When the Desert Blooms

A hill at the California Poppy Preserve in Los Angeles’s Antelope Valley in Spring 2003.
The California Poppy Preserve in the Antelope Valley Spring 2003

In a post I wrote a few days ago, I remember saying that tulips and California poppies are my favorite flowers. This rainy season has been unusually good, with the result that the wildflower bloom this month is utterly spectacular.

That was also the case in March 2003, when Martine and I visited the California Poppy Preserve with its gentle hillsides blooming with millions of orange flowers.

On Monday, my friend Bill Korn and I hope to visit the Carrizo Plain National Monument in rural Santa Barbara County, where there is another spectacular set of blooms. We had hoped to do it in previous years, but so long as I was racing to prepare tax returns in time for the April 15 deadline, that was a virtual impossibility. For the last twenty-odd years of my accounting career, I typically worked seven days a week in March and the beginning of April.

Close-Up of California Poppies 2010

Never having been to the Carrizo Plain, all I know about it is that it is in a remote area and does not even have paved roads throughout. Several of the roads in the park are currently closed due to mud. Its best known physical feature is that the San Andreas earthquake fault runs right through the middle of it.

Tulip Time

Red Tulip Blossoms Close Up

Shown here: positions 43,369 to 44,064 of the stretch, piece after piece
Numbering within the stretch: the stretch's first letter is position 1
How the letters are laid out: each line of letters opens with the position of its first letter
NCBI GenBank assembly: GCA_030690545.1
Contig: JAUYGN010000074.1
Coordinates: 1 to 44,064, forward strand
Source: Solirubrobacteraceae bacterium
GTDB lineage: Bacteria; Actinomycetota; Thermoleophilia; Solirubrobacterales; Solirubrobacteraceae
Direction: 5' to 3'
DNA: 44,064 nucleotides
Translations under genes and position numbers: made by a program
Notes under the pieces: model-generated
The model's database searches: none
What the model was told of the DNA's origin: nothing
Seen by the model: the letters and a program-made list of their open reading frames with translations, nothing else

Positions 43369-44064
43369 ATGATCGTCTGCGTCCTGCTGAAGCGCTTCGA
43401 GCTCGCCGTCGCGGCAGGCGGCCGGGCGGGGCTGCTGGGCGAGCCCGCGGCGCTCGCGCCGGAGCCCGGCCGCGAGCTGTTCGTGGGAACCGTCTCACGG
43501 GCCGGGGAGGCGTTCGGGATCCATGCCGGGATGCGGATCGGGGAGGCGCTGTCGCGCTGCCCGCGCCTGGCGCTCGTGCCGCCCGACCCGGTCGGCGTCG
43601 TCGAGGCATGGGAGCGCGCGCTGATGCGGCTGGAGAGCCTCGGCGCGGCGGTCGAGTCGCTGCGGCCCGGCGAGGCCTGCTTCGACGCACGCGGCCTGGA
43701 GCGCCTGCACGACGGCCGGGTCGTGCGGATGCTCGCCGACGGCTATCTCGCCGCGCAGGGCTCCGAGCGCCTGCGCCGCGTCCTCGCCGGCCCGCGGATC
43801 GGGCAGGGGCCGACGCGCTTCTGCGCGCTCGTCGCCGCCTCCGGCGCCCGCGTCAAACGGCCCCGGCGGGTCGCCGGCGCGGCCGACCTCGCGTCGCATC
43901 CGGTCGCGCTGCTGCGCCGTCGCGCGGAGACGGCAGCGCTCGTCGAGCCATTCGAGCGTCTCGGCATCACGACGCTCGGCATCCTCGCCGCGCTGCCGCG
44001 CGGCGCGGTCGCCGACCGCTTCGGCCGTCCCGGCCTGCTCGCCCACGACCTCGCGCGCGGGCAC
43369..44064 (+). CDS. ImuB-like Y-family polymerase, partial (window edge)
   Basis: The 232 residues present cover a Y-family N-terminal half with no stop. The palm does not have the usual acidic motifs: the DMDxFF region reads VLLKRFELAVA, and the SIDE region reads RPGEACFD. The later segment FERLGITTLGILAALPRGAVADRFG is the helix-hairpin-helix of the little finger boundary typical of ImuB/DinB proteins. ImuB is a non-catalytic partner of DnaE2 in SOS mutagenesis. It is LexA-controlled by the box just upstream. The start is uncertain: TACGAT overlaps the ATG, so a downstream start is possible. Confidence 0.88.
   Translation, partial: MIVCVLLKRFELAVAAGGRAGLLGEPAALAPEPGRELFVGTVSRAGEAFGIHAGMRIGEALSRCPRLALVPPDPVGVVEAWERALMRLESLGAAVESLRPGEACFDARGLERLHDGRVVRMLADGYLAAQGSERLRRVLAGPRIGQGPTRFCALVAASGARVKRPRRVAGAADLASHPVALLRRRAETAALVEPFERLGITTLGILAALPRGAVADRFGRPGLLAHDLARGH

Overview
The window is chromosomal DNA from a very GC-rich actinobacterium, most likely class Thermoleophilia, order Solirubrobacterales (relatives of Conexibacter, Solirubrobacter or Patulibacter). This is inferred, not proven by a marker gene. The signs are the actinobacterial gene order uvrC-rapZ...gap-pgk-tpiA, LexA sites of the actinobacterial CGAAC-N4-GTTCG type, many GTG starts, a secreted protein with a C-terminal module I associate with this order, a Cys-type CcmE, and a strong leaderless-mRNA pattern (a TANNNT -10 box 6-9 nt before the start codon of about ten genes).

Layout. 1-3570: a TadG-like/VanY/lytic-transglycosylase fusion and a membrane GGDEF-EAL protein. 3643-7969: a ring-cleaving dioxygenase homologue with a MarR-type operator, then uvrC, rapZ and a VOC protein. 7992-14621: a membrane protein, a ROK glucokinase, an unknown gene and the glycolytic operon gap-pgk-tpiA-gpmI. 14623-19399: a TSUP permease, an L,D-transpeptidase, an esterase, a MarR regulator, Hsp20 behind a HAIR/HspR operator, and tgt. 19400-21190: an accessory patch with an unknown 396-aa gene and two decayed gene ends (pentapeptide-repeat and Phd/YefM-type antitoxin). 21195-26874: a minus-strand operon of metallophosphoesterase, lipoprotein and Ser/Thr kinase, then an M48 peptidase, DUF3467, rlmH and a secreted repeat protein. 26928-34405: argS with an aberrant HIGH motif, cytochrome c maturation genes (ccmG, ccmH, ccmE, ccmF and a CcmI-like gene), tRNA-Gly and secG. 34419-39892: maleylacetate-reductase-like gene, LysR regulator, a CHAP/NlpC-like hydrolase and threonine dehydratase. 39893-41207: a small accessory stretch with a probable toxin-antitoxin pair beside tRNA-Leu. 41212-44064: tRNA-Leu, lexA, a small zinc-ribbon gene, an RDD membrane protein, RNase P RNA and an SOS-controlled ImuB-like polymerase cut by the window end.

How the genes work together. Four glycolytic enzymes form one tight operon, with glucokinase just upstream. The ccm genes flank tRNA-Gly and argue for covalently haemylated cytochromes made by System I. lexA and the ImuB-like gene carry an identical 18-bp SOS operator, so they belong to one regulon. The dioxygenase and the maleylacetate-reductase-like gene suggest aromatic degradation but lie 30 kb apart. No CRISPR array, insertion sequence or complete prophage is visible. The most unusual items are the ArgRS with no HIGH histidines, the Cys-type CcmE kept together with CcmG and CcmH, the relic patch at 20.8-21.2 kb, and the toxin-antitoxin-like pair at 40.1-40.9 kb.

Today, despite the vaguely threatening weather, Martine and I went to Descanso Gardens to see the tulips, which are at peak bloom right now. They were magnificent! For Martine, it was even better, as we dined twice at her favorite Glendale eateries: Sevan Chicken and Elena’s Greek and Armenian Restaurant.

If I were asked which are my favorite flowers, I would answer tulips and California poppies. Roses are nice too, but I have too many memories of having to pick off and kill Japanese Beetles from my parents’ tree roses in Parma Heights, Ohio. Moreover, roses never look quite so perfect as tulips and poppies do.

This Tulip Reminds Me of a Venus Flytrap with Its “Teeth”

Next after poppies and tulips come camellias. At Descanso Gardens, this has been a bumper crop year for the camellias, which are still at peak bloom throughout the park. We have had a relatively wet and cool winter, and the camellias has responded in great profusion.

Descanso was more crowded today than I can recall from any of our previous visits. The parking lot was full, and hordes of people were positioning themselves in front of the tulips with plastic smiles while others pointed their smart phones at them and clicked away.

Purple and White Tulip Blossoms

I have always hated posed photographs, particularly in front of flowers. Is it because my mother and father always had me positioned in front of flowering plants with an artificial smile? Ever since I have started taking pictures, I have avoided posed pictures, preferring always to shoot candids. One gets more natural facial expressions when they are not expecting a picture. In the end, I got even with my mother. When we were visiting the former Marineland in Palos Verdes, I posed my mother to the right of a sign pointing to the right with a large arrow, with the sign reading “To the Walruses.”

By the way, if you like tulips as much as I do, I highly recommend that you read Alexandre Dumas Père’s novel The Black Tulip about tulipmania in Holland.